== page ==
Tuesday, October 07, 2008

Beer Bread

Tues 7 Oct 2008

This week's Root Source Challenge is lager. Hmm, how easy that would be if it were all about drinking it. Of course, it's not, and while my first thoughts were along lines of pork and chicory braised in lager I had to take a reality check. I'm currently enjoying the cold which appears to not only be doing the rounds of my office but also of Leeds in general, so I had to make do with what was to hand.

Which was, predictably, flour and yeast.

Beer bread. Not something I've made before but not exactly out there either. Only recently, the Hairy Bakers made a really tasty looking ale and cheese bread ... but I wanted something where the lager was the focus.

After a bit of a google and a peruse of my cookbooks I was tired of looking at recipes where I was to use self raising flour, a ton of baking powder and just knock up a dough that goes straight in the oven. I've got the time and eventually I got fed up and made up a recipe based on a couple I'd seen and my usual bread mix.

So, I took about 30g of unsalted butter and melted it. When the butter was just melted I added 12 fl oz of lager (Kronenberg) and allowed it to warm. This was very quick because the lager was at room temperature. I poured this mix into the mighty KitchenAid, added 1 tsp of dried yeast and gave it a quick stir.

About 10 minutes later I was starting to worry because it didn't really look like there was a lot of yeast action. But it was also hard to tell, because of the butter in the beer - it was starting to form what looked like a bit of a cap. Was it too cold? Had the beer and butter been too hot when I added the yeast? Should I have added some sugar? Or should I just stop worrying, walk away and leave it for a bit?

I chose the last option and returned probably about 10 or 15 minutes later when I convinced myself that the yeast looked like it had been activated and then dumped in 500g of strong white flour. I then left the machine to do the work and it formed quite a nice dough: not stiff, but good and elastic and holding together nicely. I covered the bowl with a tea towel and walked off again.

Half an hour later - a bit more panic. It didn't look like it was rising AND I realised I had forgotten (as usual) to add salt. Oh, wait! I didn't forget to add salt! I want to know what effect the beer has on the bread's taste ... silly me ...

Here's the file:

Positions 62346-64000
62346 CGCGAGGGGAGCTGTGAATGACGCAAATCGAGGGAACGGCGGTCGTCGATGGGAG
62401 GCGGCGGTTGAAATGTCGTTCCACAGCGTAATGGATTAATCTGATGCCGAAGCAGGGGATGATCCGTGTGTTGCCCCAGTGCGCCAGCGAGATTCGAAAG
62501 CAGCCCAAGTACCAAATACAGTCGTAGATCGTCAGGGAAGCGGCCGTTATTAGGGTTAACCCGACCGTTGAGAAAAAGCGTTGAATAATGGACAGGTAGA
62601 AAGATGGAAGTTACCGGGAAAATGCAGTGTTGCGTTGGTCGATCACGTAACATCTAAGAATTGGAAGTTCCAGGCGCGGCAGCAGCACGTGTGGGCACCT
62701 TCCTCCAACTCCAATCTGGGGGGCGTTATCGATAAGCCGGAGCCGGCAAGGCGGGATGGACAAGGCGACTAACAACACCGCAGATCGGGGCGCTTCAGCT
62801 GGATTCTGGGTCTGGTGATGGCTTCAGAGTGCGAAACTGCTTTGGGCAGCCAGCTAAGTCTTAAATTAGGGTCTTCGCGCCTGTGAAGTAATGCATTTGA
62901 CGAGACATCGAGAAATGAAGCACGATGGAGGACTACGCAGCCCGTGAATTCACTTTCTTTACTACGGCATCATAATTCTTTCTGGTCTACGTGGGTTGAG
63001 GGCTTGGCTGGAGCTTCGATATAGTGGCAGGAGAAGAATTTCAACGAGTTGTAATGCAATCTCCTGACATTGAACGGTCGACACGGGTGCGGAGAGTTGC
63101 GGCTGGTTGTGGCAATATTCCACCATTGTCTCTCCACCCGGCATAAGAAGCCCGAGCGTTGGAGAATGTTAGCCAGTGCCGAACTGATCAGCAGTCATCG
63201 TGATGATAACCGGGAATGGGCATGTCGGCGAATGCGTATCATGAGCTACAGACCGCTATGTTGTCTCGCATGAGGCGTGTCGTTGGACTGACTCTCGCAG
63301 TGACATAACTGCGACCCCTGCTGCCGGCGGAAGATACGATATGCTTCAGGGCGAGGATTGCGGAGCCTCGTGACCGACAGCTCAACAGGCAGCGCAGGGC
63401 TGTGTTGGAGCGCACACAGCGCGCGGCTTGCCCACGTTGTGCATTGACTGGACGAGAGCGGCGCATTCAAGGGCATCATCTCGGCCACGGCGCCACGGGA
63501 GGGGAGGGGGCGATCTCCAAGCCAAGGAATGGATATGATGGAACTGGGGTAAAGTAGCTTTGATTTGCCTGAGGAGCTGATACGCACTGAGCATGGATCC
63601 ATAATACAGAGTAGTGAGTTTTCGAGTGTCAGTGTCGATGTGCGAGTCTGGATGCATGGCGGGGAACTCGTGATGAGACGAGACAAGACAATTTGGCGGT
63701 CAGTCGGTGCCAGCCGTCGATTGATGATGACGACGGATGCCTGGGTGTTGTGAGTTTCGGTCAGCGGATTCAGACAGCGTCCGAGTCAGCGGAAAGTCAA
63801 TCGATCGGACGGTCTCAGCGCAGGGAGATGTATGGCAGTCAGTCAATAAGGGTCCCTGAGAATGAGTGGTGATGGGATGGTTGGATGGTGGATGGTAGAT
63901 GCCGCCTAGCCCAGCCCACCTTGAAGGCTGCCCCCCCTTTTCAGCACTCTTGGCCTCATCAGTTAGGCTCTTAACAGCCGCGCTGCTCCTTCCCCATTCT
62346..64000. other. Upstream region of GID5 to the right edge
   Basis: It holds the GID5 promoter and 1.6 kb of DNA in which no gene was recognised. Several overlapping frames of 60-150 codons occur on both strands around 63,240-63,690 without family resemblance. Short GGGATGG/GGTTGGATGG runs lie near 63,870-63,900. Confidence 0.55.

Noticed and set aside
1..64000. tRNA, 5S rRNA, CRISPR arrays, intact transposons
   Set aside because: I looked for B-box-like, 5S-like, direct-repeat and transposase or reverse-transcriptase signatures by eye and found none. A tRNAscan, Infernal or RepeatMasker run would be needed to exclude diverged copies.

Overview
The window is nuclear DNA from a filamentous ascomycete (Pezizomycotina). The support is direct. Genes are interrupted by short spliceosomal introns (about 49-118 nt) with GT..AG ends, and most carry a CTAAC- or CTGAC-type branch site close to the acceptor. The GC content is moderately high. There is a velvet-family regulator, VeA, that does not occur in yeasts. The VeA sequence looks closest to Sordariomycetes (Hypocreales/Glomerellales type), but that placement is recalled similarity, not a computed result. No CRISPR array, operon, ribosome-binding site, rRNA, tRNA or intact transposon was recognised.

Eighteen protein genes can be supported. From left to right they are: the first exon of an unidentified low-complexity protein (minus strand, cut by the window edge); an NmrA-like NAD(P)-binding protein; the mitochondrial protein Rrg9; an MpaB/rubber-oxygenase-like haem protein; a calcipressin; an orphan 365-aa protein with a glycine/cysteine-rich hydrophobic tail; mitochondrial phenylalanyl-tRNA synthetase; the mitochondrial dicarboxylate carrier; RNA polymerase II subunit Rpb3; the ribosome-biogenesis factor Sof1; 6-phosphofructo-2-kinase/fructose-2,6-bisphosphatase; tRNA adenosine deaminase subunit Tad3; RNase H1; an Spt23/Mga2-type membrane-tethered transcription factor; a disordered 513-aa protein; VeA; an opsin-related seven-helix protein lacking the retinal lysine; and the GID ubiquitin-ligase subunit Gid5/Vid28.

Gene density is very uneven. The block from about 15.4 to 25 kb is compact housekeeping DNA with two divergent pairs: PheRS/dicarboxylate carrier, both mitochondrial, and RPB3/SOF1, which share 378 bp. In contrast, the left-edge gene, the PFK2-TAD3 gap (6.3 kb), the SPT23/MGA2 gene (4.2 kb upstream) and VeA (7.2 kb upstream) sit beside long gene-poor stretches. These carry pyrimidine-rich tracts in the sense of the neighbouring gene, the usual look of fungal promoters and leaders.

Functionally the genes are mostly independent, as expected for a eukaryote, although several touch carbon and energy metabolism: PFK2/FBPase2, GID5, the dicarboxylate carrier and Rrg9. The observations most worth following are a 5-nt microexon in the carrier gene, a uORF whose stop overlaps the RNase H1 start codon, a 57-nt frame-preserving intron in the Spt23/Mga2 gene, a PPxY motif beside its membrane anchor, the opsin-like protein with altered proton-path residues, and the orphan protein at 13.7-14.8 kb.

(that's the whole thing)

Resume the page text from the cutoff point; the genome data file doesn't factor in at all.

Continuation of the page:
After another half an hour or so I decided that the dough had risen (although probably not quite doubled) and that it was time to knead it and shape it into a loaf. It's funny how as soon as you start kneading dough you know whether everything's OK or not. The dough was still lovely and elastic and had plenty of air in it. What a relief!

I was going to bake it in a loaf tin, but we find the resulting bread awkward for sandwiches, so I reverted to a round loaf. Another hour, sitting on the bench and it was ready for the oven!

from this ...

And the verdict? The flavour was really good. I tried half a slice neat and half a slice with salted butter. With the neat slice I didn't miss the salt at all and the bread has quite a distinct flavour - but not beery, at all. I suspect that's because Kronenbourg is a relatively neutral flavoured bee - dry and crisp, but not overwhelmingly hopp or citrussy. I suspect that making the bread with a stout will call for some wholemeal flour at the least! The crumb was fine and soft and the crust was ... crusty. Very good.
... to this

All in all, quite a result. I'll definitely experiment with other beers (and additional flavourings) in future - I really like the fact that I didn't add any sugar, although I appreciate that that might have to change on a beer by beer basis.

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Want to drink your beer instead? Try my every day white bread, a plain wholemeal bread, or a bread made with potatoes!
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